The state of California has the strongest economy in the United States; and agriculture, tourism, and the technologies of information continue to be the top sources of income.5 Among these three, agriculture has the workers with the lowest educational and socioeconomic levels. This has been associated with low health literacy and self-efficacy, putting them at risk for untimely metabolic disorders (i.e. HgbA1c), cancer (i.e. mammograms, pap smears), cognitive disorders, and other preventable diseases such as high blood pressure.7 As an under-represented group in the US social structure, Latinos have a much lower income than Non-Hispanic Whites. Currently, 25% of the Latino population lives in poverty. As of 2015, the median income of Non-Hispanic Whites was $62,950, while that of Latinos was $45,148. Despite a steady increase in median income in the Latino community, more than any other ethnic group, there has not been a significant change in the level of income inequality.8
Low educational attainment is associated with poor individual health outcomes, higher mortality rates, and neurocognitive disorders. The level of educational attainment and risk of developing AD or related disorders is still controversial since other factors could explain such an association. Nonetheless, low education level is associated with increased risk-factor exposures in adult life and differential brain reserve. In contrast, high educational attainment has been associated with cognitive resiliency in the elderly; suggesting that it could serve as a neuroprotective factor or at least increase the tolerance to environmental insults.8
There are approximately four million Latinos over the age of sixty-five living in the US, and that number is expected to double by 2030. The Latino community is estimated to be 1.5 times more prone to develop AD than Non-Hispanic Whites. In 2012, the number of Latinos diagnosed with AD was determined to be 379,000, and this number is estimated to increase nine-fold by 2060, reaching 3.5 million. These numbers are of epidemic magnitude and represent a serious social and economic burden. However, particular cultural perspectives and a lack of accurate information about normal aging, AD diagnosis, and medical and psychosocial interventions may lead to a significant number of undiagnosed cases.8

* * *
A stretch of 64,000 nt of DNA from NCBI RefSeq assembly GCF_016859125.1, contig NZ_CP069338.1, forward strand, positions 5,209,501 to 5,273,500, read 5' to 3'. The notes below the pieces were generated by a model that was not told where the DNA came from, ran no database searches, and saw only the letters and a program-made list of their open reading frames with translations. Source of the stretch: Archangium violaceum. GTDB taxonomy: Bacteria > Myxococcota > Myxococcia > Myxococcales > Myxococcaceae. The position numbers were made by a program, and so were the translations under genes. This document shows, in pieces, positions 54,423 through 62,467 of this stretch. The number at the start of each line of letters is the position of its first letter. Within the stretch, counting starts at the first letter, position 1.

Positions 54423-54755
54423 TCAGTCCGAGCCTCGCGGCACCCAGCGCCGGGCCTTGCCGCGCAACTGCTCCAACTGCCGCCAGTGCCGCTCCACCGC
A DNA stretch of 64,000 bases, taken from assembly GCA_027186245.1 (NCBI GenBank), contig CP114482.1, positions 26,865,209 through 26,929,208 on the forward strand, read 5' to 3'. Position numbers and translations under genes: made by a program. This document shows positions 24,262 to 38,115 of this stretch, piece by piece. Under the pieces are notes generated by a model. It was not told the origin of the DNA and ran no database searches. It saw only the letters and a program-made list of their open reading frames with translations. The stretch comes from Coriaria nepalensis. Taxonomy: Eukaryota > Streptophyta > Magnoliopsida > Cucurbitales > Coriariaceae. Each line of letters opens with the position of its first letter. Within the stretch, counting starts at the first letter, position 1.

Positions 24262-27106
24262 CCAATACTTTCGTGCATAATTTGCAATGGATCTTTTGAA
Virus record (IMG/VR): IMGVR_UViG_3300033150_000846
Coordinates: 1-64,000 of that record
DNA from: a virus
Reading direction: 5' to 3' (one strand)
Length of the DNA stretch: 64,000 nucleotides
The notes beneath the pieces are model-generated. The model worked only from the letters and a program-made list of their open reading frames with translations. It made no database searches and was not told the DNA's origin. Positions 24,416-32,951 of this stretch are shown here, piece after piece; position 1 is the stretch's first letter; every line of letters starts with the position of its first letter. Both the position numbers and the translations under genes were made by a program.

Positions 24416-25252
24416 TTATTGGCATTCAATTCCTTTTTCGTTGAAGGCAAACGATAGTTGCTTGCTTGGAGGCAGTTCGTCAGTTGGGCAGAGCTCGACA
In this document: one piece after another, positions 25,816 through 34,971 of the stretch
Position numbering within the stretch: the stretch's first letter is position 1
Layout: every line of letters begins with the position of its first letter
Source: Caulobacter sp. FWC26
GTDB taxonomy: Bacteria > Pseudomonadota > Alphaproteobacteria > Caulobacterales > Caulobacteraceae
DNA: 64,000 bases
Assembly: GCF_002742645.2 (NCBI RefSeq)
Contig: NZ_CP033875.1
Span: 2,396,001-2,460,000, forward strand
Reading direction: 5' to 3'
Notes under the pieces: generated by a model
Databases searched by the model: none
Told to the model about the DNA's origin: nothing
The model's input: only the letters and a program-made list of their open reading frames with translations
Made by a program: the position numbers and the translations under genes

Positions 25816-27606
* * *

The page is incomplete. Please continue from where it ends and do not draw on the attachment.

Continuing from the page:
It is unfortunate, that after more than forty years of having an easy screening test available that takes about ten minutes to administer, and after fifty years of a labor movement trying to improve the working conditions of farm workers in rural California, the health inequity among ethnic groups in the US persists as an unsurmountable barrier.
- Folstein, Marshal F, et al. 1975. “Mini-mental state”. A practical method for grading the cognitive state of patients for the clinician. J Psychiatr Res. 12(3) (November): 189-98.
- Gonzalez, Saul. “United Farm workers 50th anniversary” Religion and Ethics Newsweekly, Public Broadcasting System. June 22, 2012. https://www.pbs.org/wnet/religionandethics/2012/06/22/june-22-2012-united-farm-workers-50th-anniversary/11407/ Retrieved Apr 7,2019
- Hennessy-Burt, Tamara E, et al. 2015. “Factors associated with agricultural work performed by adolescents from an immigrant farm worker population (MICASA study).” J Agric Saf Health. 19(3) (July):163-73.
- Stoecklin-Marois, Maria T, et al. 2015. “Occupational exposures and migration factors associated with respiratory health in California Latino farm workers: the MICASA study.” J Occup Environ Med. 57(2) (February):152-8.
- Associated Press. “California is now the world’s fifth-largest economy, surpassing United Kingdom.” Los Angeles Times. May 4, 2018. https://www.latimes.com/business/la-fi-california-economy-gdp-20180504-story.html Retrieved Apr 7, 2019
- Litwin, Kevin. “Top Industries in California.” Livability, April 8, 2018. https://livability.com/ca/business/top-industries-in-california Retrieved Apr 7, 2019
- Guntzviller, Lisa M, et al. 2017 “Self-Efficacy, Health Literacy, and Nutrition and Exercise Behaviors in a Low-Income, Hispanic Population. J Immigr Minor Health. 19(2) (April):489-493.
- Vega, Irving E, et al. 2017. “Alzheimer’s Disease in the Latino Community: Intersection of Genetics and Social Determinants of Health.” J Alzheimers Dis. 58(4):979-992.
BERNARDO NG: Born in Mexicali, Mexico, Dr. Ng is a medical graduate from the University of Nuevo Leon in Mexico completed his residency at Texas Tech University and University of California, San Diego. He is certified by the American Board of Psychiatry and Neurology, the American Board of Psychosomatic Medicine, and the Consejo Mexicano de Psiquiatría. His activities include directing the Sun Valley Behavioral and Research Centers in Imperial California and Centro Geriátrico Nuevo Atardecer in Mexicali, Mexico.